Location

St. Louis, Missouri

Session Start Date

4-2-1995

Session End Date

4-7-1995

Abstract

A site specific risk zoning study was conducted on a Junior College Campus near Eureka, California, USA to evaluate the potential seismic/geologic hazards due to the presence of a 1 km wide low angle thrust fault system. Issues addressed to determine the level of risk at any location on the campus include: land sliding, earthquake ground shaking, ground surface rupture and deformation, lateral spreading, liquefaction, differential settlement, and tsunamis. Based on these potential hazards, a micro-zonation model was developed based on 13 different zones and 5 levels of risk. Information for use in this model was collected using a combination of paleo seismic trenches, geophysical surveys and soil borings. This information was then combined to develop a map of risk zones within the campus. This map provides site specific land use recommendations to assist the college in locating appropriate sites for future campus expansion.

Department(s)

Civil, Architectural and Environmental Engineering

Appears In

International Conferences on Recent Advances in Geotechnical Earthquake Engineering and Soil Dynamics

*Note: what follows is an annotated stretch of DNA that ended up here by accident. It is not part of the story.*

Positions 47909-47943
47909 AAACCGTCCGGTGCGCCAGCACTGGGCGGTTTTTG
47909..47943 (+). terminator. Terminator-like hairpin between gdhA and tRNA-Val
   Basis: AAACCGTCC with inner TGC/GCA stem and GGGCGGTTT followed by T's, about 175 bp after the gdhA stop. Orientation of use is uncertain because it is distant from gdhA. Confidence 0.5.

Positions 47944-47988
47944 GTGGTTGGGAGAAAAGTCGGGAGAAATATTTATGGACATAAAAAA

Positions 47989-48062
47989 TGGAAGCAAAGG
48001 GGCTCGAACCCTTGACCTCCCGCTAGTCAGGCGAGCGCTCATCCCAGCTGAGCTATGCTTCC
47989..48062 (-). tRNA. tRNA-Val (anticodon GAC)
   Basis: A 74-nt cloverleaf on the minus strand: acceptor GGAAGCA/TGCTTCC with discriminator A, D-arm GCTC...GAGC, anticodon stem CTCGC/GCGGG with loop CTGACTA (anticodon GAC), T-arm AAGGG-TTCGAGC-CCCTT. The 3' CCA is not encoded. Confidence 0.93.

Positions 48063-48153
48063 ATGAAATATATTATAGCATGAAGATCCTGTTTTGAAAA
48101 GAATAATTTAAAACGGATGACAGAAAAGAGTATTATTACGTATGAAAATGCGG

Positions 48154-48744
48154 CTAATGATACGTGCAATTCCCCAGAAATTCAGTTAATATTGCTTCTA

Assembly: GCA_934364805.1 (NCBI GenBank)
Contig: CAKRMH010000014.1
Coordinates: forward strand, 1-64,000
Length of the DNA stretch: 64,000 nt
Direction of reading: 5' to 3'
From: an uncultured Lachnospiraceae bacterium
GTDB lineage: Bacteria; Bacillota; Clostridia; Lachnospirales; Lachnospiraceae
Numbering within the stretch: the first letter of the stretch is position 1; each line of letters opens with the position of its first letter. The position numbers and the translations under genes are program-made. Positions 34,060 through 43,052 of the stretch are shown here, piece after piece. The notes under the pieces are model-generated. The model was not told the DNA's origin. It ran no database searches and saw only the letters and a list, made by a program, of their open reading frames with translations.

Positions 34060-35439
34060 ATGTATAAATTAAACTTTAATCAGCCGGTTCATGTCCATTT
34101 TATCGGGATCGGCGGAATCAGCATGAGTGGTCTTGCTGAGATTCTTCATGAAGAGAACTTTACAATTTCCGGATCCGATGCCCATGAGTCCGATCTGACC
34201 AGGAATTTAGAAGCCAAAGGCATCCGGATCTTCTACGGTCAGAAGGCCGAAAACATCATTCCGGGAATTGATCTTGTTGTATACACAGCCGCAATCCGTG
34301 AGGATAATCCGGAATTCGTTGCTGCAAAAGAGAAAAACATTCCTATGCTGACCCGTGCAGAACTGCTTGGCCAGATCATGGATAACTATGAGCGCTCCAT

Meeting Name

Third Conference

Publisher

University of Missouri--Rolla

Publication Date

4-2-1995

Document Version

Final Version

Rights

© 1995 University of Missouri--Rolla, All rights reserved.

Document Type

Article - Conference proceedings

File Type

text

Language

English

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Apr 2nd, 12:00 AM Apr 7th, 12:00 AM

Site Specific Seismic/Geologic Hazards Risk Zoning

St. Louis, Missouri

A site specific risk zoning study was conducted on a Junior College Campus near Eureka, California, USA to evaluate the potential seismic/geologic hazards due to the presence of a 1 km wide low angle thrust fault system. Issues addressed to determine the level of risk at any location on the campus include: land sliding, earthquake ground shaking, ground surface rupture and deformation, lateral spreading, liquefaction, differential settlement, and tsunamis. Based on these potential hazards, a micro-zonation model was developed based on 13 different zones and 5 levels of risk. Information for use in this model was collected using a combination of paleo seismic trenches, geophysical surveys and soil borings. This information was then combined to develop a map of risk zones within the campus. This map provides site specific land use recommendations to assist the college in locating appropriate sites for future campus expansion.